The bodies of the distributions from sequential connections lie on top of each other, even if per-connection loss rates are used during the experiments. As discussed in 3.4, our ADU measurement algorithm can sometimes be inaccurate when one of the last segments of a TCP window is lost before the monitor. In this case, the loss is recovered after a timeout, which can create a quiet time between the consecutive segment that is long enough to unnecessarily split an ADU. This means that a sample from one of the a-type data units in becomes two samples and in , such that . The validation of the data acquisition methods in Section 3.4 demonstrated that ADU splitting due to TCP timeouts is possible, although its impact was small even when large data units and aggressive loss rates were used. The comparison of the Leipzig-II lossless and lossy replays, which represent much more realistic traffic, shows that ADU splitting due to TCP timeouts has very little impact in practice, at least for the relatively light distribution of loss rates in Leipzig-II. We can hardly observe any difference between the bodies of the distributions when losses are added to the replay. The two bodies from the replay are also very similar to the body of the original distribution. The same is true for the tails, which do not show any significant difference. This analysis demonstrates that tmix can accurately reproduce the sizes of a-type data units in sequential connections, even when ADUs are large and when experiments are lossy.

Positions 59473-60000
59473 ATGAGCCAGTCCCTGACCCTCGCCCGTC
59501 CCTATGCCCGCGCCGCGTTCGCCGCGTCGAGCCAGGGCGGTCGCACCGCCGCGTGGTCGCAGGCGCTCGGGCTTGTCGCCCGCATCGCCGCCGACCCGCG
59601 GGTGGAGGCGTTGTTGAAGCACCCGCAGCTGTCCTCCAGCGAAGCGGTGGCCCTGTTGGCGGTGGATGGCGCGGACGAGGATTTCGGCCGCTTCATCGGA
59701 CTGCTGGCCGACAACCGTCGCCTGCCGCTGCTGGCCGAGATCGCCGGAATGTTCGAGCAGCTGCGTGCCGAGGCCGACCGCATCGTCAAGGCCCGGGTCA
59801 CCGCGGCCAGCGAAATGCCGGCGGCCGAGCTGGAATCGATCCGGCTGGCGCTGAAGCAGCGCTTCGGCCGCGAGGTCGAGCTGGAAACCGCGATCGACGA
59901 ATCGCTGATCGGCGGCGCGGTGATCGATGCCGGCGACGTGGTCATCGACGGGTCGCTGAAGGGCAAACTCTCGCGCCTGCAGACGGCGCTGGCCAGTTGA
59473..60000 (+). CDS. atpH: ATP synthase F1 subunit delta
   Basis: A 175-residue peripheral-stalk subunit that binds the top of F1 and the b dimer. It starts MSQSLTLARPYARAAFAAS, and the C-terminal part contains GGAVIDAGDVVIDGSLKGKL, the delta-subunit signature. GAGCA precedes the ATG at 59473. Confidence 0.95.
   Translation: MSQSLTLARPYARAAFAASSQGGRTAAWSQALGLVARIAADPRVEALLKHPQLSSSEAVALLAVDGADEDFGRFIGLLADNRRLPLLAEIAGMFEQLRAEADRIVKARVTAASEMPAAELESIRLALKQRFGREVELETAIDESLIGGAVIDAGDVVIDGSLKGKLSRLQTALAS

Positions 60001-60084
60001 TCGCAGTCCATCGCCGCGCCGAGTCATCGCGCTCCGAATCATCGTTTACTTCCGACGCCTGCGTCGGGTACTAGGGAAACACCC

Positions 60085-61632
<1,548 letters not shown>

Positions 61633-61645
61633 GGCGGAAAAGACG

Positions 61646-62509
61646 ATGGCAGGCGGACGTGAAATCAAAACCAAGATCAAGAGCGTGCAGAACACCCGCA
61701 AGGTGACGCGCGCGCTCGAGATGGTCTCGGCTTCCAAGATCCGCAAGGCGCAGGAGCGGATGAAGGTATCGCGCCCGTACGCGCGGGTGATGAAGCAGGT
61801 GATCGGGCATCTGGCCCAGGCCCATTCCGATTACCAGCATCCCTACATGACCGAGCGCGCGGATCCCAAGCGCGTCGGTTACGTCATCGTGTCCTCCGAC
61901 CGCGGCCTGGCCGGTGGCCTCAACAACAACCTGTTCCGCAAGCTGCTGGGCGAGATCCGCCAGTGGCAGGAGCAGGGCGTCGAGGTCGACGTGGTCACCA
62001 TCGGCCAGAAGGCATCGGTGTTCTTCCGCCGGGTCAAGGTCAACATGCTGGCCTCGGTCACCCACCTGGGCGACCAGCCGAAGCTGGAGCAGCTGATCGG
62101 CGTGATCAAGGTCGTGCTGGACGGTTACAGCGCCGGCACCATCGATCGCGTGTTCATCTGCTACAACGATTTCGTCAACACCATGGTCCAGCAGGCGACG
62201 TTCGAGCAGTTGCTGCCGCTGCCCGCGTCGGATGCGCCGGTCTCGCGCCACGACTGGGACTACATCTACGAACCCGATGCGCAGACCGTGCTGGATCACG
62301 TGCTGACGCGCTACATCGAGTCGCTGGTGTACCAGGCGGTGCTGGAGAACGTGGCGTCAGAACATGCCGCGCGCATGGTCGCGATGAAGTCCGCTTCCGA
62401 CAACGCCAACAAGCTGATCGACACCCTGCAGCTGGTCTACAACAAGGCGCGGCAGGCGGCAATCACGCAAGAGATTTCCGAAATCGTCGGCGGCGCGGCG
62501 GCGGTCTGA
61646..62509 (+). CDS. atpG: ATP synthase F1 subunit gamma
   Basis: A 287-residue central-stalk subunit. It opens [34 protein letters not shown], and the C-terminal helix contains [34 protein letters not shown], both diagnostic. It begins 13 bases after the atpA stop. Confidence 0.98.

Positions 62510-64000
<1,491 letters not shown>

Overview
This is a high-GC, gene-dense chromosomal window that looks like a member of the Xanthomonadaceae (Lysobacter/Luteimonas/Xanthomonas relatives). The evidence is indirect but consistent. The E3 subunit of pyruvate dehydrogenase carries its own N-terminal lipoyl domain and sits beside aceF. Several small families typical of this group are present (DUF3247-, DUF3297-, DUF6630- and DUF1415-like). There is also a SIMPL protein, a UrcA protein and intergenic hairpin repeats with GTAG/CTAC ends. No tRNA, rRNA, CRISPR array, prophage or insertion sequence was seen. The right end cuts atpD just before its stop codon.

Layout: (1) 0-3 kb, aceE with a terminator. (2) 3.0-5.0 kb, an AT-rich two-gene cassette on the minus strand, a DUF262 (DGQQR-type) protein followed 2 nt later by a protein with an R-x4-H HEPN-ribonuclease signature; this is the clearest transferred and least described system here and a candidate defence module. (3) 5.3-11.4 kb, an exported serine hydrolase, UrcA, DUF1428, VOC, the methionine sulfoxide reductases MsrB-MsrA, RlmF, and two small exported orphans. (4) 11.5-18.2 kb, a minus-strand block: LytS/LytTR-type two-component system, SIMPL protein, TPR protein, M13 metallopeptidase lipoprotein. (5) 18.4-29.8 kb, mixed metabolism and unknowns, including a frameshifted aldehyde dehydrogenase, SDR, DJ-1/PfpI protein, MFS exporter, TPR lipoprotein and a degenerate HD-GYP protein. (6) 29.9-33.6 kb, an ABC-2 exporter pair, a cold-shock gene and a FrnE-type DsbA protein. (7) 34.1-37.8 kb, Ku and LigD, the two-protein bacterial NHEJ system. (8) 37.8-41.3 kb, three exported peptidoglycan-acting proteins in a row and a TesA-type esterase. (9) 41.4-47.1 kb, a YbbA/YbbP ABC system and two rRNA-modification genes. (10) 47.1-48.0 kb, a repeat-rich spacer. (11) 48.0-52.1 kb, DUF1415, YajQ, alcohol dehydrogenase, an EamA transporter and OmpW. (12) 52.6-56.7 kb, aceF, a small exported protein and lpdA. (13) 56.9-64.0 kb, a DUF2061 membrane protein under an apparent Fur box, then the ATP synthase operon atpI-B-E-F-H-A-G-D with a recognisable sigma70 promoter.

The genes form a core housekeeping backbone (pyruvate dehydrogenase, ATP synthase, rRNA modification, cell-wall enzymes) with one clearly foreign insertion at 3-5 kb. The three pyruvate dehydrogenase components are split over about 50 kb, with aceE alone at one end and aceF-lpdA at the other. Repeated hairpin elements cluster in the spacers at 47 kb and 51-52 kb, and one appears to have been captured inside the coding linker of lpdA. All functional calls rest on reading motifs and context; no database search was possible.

There is also a very good match between the distributions for concurrent connection vectors. In some regions, we notice somewhat thicker lines that come from small offsets of the curves. The tails of the distribution for concurrent connections are also very similar, although the one from the lossy replay is slightly heavier for values below 5 MB, and slightly lighter for values above that. This could be explained by the inaccuracy discussed above, or by trace boundaries. In the latter case, losses reduce throughput, making the replay of lossy connections are slower than the replay of lossless ones. This means that some a-type ADUs may not have time to complete their transmission before the end of the experiment.